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Texts And Emails From Nike Allegedly Detail Payouts To Former Recruits

A general view of the Nike logo.

NEW YORK, NY - JUNE 15: The Nike 'swoosh' logo is displayed on the outside of the Nike SoHo store, June 15, 2017 in New York City. Nike announced plans on Thursday to cut about 2 percent of its global workforce. (Photo by Drew Angerer/Getty Images)

The ongoing drama involving Nike and its alleged payments to high school players has taken an interesting turn. Apparently, text messages and emails from company executives were shown in court on Friday.

Nike is being accused of discussing payments for past high school recruits, such as Zion Williamson and DeAndre Ayton.

Earlier this week, Nike released a statement about the issue. The famous brand stated that it wouldn't respond to the allegations involving payouts.

Well, the situation may have gotten worse for Nike. It appears the texts that were revealed in court include their plans to pay Williamson and other recruits back when they were in high school.

Michael Avenatti, the lawyer who filed a motion against Nike, showed the messages because they reportedly support his allegations that Nike was dealing with "under-the-table payments."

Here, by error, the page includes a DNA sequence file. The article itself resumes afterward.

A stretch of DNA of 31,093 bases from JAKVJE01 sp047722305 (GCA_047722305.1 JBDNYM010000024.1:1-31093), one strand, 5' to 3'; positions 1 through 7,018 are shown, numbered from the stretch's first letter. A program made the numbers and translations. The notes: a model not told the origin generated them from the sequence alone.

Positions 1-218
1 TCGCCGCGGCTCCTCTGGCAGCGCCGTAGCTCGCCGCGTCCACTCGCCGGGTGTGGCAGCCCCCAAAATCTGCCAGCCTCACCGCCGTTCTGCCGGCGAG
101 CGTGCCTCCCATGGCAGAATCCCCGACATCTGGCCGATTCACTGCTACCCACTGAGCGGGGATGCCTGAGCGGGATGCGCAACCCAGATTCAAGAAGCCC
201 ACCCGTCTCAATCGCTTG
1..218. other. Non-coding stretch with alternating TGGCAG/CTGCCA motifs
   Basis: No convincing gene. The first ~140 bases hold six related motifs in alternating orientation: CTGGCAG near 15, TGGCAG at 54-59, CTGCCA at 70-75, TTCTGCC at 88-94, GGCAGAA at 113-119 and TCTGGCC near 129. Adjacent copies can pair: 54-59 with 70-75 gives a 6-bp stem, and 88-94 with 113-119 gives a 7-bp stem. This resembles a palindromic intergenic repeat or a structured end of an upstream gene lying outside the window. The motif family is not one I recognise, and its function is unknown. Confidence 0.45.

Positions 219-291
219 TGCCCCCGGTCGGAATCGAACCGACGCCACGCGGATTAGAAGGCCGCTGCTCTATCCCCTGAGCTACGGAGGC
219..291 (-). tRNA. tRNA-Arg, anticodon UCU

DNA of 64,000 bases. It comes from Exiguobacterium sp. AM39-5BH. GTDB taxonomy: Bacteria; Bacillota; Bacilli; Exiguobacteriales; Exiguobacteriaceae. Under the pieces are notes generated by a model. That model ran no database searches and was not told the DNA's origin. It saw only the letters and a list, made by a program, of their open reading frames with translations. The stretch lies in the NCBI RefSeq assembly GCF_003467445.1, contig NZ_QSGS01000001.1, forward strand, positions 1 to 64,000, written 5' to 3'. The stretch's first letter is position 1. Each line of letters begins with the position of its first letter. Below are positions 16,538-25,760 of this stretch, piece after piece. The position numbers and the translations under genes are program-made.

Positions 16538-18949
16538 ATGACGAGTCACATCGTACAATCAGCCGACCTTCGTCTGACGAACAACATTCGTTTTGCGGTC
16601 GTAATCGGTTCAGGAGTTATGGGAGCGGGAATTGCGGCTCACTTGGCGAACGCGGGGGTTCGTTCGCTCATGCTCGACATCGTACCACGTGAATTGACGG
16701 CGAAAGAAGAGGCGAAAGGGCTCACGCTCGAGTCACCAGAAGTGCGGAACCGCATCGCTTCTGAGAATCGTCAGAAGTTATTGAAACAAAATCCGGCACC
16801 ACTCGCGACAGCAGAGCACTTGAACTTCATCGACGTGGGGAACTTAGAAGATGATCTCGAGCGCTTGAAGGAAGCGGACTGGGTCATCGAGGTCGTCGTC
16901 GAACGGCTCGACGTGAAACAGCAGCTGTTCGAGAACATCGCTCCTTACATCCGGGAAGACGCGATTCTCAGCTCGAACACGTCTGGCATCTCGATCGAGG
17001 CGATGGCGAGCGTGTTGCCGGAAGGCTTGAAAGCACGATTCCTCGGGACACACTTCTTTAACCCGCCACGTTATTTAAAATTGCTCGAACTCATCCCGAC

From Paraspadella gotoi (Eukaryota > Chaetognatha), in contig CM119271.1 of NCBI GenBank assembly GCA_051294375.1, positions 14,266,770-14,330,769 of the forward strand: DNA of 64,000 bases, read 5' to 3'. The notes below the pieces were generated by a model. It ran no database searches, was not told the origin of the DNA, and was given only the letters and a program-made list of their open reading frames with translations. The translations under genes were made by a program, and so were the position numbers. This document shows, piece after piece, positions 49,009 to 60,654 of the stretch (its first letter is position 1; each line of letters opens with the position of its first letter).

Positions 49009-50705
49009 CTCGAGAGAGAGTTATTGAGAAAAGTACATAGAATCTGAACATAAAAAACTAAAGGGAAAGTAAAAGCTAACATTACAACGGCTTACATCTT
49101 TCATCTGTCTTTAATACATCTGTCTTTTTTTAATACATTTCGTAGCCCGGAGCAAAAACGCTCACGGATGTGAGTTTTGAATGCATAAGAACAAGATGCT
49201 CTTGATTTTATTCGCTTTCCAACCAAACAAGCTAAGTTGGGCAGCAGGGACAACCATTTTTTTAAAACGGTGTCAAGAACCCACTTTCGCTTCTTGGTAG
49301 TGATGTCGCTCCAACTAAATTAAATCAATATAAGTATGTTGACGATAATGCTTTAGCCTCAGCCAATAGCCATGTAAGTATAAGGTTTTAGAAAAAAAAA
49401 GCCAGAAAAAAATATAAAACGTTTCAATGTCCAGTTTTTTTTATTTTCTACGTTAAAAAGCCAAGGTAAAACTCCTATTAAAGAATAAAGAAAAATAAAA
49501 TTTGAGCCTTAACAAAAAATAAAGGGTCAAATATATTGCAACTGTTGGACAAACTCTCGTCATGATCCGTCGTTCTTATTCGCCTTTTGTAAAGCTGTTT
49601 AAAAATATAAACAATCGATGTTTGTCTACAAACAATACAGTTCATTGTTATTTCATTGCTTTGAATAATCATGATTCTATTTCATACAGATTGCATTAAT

Carlton DeBose, the director of the Elite Youth Basketball League, made it clear that he was willing to spend top dollar. His main targets for Nike were Williamson and Romeo Langford.

From Yahoo Sports:

In one group text, James wrote to DeBose seeking to find out if they would be “willing to do … whatever may be needed for the Zion/Romeo situations as well as the money we’re now going to do for the [minor] kid in Michigan.”

DeBose then wrote he was willing to spend “70” in an effort “to cripple adidas” and that everyone should “stay aggressive and I will figure out the money part.”

This certainly isn't the last time we'll hear about these allegations involving Nike.

As for the employees named in the messages, Nike hasn't fired them up to this point. However, these newfound emails might play a factor in how this shapes out in court.